“The seven years of plenty that had prevailed in the land of Egypt came to an end; and the seven years of famine began to come. There was famine in every country, but throughout the land of Egypt there was bread.”Genesis 41:3-54
A few days ago I was going for my usual late afternoon cycle along the River Thames in Maidenhead and two thoughts were occupying my mind. First, how beautiful the scenery was and how much more I would have enjoyed it but for what was happening in the world. Second, how thin the line between faith and stupidity can sometimes be.
This thought had come to mind as a result of a number of articles I had read in various newspapers about pastors who were encouraging their congregations to meet despite the warnings about covid 19 and the spread of this dreadful virus. One pastor had called people who were social distancing “pansies” and “sissies”who had been “neutered” because they were listening to government warnings. He described Christians who used hand sanitisers as having fake faith and certain other things that I cannot repeat.
Another well known pastor in Florida, originally from South Africa, was arrested for continuing to hold services and bussing people to them. He made the claim that his church had machines that could stop the virus and vowed to personally cure the state of Florida through faith.
Now these stories may sound like they come from the lunatic fringe but I believe there are many Christians who will be confused at this time wondering whether or not they have enough faith, or whether, if they did have enough faith, something like social distancing, for example, wouldn’t be an issue.
Two things come to mind in all of this. First, that faith isn’t always about flying by the seat of one’s pants, nor is it magical thinking, nor is it about putting God to the test. It is about putting our trust in God’s presence even in the midst of the challenges we face and it is about seeking wisdom in the midst of those challenges. For example, think about the story of Joseph and his brothers that we find in the book of Genesis. We are told that Joseph, in the service of the Pharaoh, interpreted the Pharaohs dreams and told him that seven years of prosperity were about to take place in the land and they would be followed by seven years of hardship.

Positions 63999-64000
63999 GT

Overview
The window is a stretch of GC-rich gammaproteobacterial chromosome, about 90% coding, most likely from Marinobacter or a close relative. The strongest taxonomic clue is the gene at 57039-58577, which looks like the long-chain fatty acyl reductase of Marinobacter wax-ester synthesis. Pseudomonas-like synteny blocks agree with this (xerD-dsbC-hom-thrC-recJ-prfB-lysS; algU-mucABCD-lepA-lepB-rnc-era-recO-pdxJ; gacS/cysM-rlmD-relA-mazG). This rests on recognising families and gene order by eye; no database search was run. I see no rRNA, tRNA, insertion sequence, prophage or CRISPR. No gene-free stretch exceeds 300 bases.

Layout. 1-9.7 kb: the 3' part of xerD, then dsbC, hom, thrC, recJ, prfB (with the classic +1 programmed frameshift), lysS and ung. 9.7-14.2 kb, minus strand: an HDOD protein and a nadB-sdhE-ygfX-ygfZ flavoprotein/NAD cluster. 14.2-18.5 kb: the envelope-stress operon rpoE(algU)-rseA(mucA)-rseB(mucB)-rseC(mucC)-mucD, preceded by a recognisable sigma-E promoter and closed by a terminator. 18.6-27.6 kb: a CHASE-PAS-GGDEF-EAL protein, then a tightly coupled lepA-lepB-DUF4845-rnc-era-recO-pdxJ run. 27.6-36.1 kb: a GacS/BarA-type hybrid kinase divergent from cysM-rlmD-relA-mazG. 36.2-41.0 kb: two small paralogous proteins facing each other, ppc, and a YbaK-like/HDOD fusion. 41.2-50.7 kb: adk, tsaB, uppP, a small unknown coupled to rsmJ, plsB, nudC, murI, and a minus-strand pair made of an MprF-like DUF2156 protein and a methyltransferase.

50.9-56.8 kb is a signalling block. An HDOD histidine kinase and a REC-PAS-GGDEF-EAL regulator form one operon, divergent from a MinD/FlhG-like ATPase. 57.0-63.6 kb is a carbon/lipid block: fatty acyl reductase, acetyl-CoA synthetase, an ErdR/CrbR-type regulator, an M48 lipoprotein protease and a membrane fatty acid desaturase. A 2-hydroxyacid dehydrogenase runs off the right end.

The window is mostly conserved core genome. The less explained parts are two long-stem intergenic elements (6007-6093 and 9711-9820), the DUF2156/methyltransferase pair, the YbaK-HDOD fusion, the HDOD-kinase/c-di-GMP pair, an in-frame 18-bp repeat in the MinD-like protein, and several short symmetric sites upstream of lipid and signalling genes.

So, the Egyptians didn’t sit around waiting for things to go pear-shaped or put their faith in a belief that God would simply provide at the last minute. Instead, they prepared and made sure that during the seven years of prosperity they stored up grain, so that when the seven years of hardship and drought arrived they could feed their people. In other words, they listened carefully to the wisdom that was imparted by people like Joseph, and took him at his word.
Think of the prophets of the Old Testament. Many people still believe that they were prophets because they could magically see into the future, like folk who gaze into crystal balls, but this is not what they did. Prophets kept their fingers on the pulse of society and scrutinised those with power and those in authority. They watched for trends in society and, like meteorologists today giving weather forecasts, posted warnings when storm clouds were brewing. They gave advice, sought to speak wisdom into precarious situations, sought to keep those with authority over people within the lines of what was good and godlike and what was not.
Today, with regards to the virus we are facing, we have experts, epidemiologists, for example, giving us guidelines as to what might lie ahead and what we are able to do in order to avoid catastrophe and we would do well to listen to them. Heeding their advice, listening to them, does not speak of a lack of faith- far from it. Instead, I believe, it speaks of the opposite, for faith, especially in a time of crisis helps us to stay righteous, helps us to honour the way in which God would have us live. It helps us to be prepared.
As we journey through this difficult time with many voices coming at us from different angles, bless us with discernment and wisdom, not just for our own good but for the good of those around us.
Thank you for the gift of faith, for the trust in you which faith speaks of, for the relationship with you that faith builds. Help us, Lord, to understand faith, not as a competition, nor as a test that you have set us but as the knowledge and experience of your presence and love. For we ask these things in Jesus name. Amen.